Living Well 2.0

Make Your Bed – my guest room

Howdy, y’all – is everyone hanging in there?  Looking back on recent posts,  I realized that I’ve only posted once a month lately. That’s such a difference from my old bi-monthly “bursting with new things to share.”
New make-up, skin care, or beat-the-heat beauty tips… I don’t have any to offer, and who really cares about that? Styling your outfits… heck, I’m not really going anywhere that requires outfits, are you?

Don’t get me wrong,  I haven’t given up on myself… I’m not walking around looking like “the the Wreck of the Hesperus” nor living the grunge life!  While it may take more energy than I have some days, I do shower, blow my hair dry (even gave myself a haircut this morning!) and put on eyebrows. Self-care is important… maybe more than you realize. Taking good care of myself helps keep me in the moment, in my body, and feeling valued.

These are the same reasons I make nectar and fill the hummingbird feeder, clean and refill the birdbath, and stand out in this heat to water my garden. Yes, it helps all of the birds, bees, and butterflies, and by helping them, I help myself stay grounded. Sane. Connected.

I’m sure that by now you, too, are beginning to realize that things aren’t  “going back to normal.”

There are a lot of changes afoot, and many of them a long time coming. So, how best to deal?
By realizing that Change is the only constant there is. And by realizing  that willingness to change, adaptability, is the key to living well.

Adapting helped me learn to live well with multiple chronic illnesses years ago, and to recover again after the strokes last year. When the pandemic began, I remember feeling bit smug, and “uniquely suited” to handle this new experience. Ninety percent of the time I can. I learned to manage my feelings of loneliness, powerlessness, and patience while recovering from the stroke. I became familiar with new technology; using Zoom, FaceTime, and Google Duo to “see” my friends and family, have online doctor visits, and even do my group therapy online!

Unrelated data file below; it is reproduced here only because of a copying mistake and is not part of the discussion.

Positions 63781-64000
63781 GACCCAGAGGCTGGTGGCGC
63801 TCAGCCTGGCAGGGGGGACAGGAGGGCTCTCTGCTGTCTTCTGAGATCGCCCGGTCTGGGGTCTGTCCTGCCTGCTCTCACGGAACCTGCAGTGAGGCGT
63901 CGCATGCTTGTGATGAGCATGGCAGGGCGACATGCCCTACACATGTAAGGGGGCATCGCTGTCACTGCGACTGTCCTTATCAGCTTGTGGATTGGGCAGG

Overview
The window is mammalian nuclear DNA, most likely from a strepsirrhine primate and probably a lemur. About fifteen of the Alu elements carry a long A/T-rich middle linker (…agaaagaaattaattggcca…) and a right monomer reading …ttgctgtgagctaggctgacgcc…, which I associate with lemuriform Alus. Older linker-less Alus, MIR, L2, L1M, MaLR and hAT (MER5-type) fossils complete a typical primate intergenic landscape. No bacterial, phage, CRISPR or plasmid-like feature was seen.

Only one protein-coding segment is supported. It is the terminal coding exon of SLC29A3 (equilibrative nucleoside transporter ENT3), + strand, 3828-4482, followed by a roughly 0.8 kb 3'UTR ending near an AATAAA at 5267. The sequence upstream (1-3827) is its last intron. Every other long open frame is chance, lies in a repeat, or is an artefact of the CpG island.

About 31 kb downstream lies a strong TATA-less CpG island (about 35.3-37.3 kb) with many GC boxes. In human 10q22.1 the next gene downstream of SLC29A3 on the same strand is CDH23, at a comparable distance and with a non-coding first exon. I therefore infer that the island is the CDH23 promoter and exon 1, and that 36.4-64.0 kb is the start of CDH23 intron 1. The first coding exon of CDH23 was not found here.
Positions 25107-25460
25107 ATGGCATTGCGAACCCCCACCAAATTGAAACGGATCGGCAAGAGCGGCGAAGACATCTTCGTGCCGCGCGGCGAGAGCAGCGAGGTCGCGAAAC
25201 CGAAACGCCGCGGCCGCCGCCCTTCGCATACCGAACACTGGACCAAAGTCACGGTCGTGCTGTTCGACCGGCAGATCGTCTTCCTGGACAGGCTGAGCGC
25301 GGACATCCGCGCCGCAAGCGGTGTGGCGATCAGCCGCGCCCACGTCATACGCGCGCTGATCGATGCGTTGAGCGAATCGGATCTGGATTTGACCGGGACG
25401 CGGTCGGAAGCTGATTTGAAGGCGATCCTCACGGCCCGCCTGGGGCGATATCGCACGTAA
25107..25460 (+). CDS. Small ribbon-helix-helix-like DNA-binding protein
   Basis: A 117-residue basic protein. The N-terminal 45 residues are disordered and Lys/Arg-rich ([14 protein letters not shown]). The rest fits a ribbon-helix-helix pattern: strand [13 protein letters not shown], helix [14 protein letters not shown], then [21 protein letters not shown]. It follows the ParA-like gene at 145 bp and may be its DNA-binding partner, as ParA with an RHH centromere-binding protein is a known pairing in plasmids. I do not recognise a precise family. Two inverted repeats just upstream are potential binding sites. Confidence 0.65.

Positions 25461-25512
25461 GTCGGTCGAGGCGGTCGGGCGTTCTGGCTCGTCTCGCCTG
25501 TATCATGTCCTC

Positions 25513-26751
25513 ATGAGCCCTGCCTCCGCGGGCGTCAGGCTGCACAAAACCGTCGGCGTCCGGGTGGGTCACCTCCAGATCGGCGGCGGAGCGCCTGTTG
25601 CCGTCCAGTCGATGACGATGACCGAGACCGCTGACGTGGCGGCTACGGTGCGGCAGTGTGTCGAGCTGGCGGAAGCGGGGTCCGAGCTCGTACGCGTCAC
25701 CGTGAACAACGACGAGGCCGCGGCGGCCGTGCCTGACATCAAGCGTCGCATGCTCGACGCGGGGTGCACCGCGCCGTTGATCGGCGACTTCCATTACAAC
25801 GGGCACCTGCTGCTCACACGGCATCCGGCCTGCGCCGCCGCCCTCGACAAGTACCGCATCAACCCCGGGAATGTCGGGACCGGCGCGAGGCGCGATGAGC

But, every once in a while I feel freaked out, sick, and off kilter – like everyone else. How can I make myself feel better?
I know I did it before… how can I do it now? To that end, I pulled out my book and re-read it to see how to apply what I’d written to these circumstances. Living Well 2.0 in the Time of Corona. Each chapter reminded me of ways to feel more present and less worried. This read-through, my favorite chapter is “There’s No Rut in Routine.”

Rumi said, “Life is a balance of holding on and letting go.”

My days begin by making my bed. First thing every day.  I was surprised by how many friends poo-pooed it, but it felt important enough to me to include in my book and give it a chapter of its own. I felt validated in my bed-making habit when I heard Naval Admiral Wm. H. McRaven’s commencement speech to the 2014 graduating class at University of Texas, Austin.

A Navy SEAL for 36 years, McCraven offered this simple lesson and its importance to him: “If you make your bed every morning you will have accomplished the first task of the day. It will encourage you to do another task, and another, and another.  It will also reinforce the fact that little things in life matter. And, if by chance you are having a miserable day, you will come home to a bed that is made, that you made, and it gives you encouragement that tomorrow will be better.”

I find that outer order gives me inner calm… and it is one of the few things I can control. If you don’t already, try making your bed daily for a week and see if it makes you feel better. If you do, pick another small task you’ve been avoiding, and give it your attention, then please let me know how it went in the comments. I love hearing from you all.

XO Donna

 

“Grant me the serenity to accept the things I cannot change, the courage to accept the things I can, and the wisdom to know the difference.”

 

 

 

 

10 thoughts on “Living Well 2.0

  1. I too make my bed every day. I enjoyed your post. Finding comfort in my little routine, since every day can look like the next. Then i ease my expectations a bit on weekends, or when i need a rest. I much prefer getting into a bed that has been made than one already wallered in when its bedtime.

  2. carol

    Great perspective, Donna. I do the bed-making thing too and feel so proud of myself! Just doing small normal things I can control makes me feel better. And getting outside in nature is a big plus – one I have taken for granted for so long. Just to sit in the swing on the patio and look at our glorious view of the golf course, trees, flowers, clouds, hearing birdsong, is very therapeutic! Grateful to live in Colorado with cool nights and low humidity! I love your posts and hope to see more in the future! Stay well!

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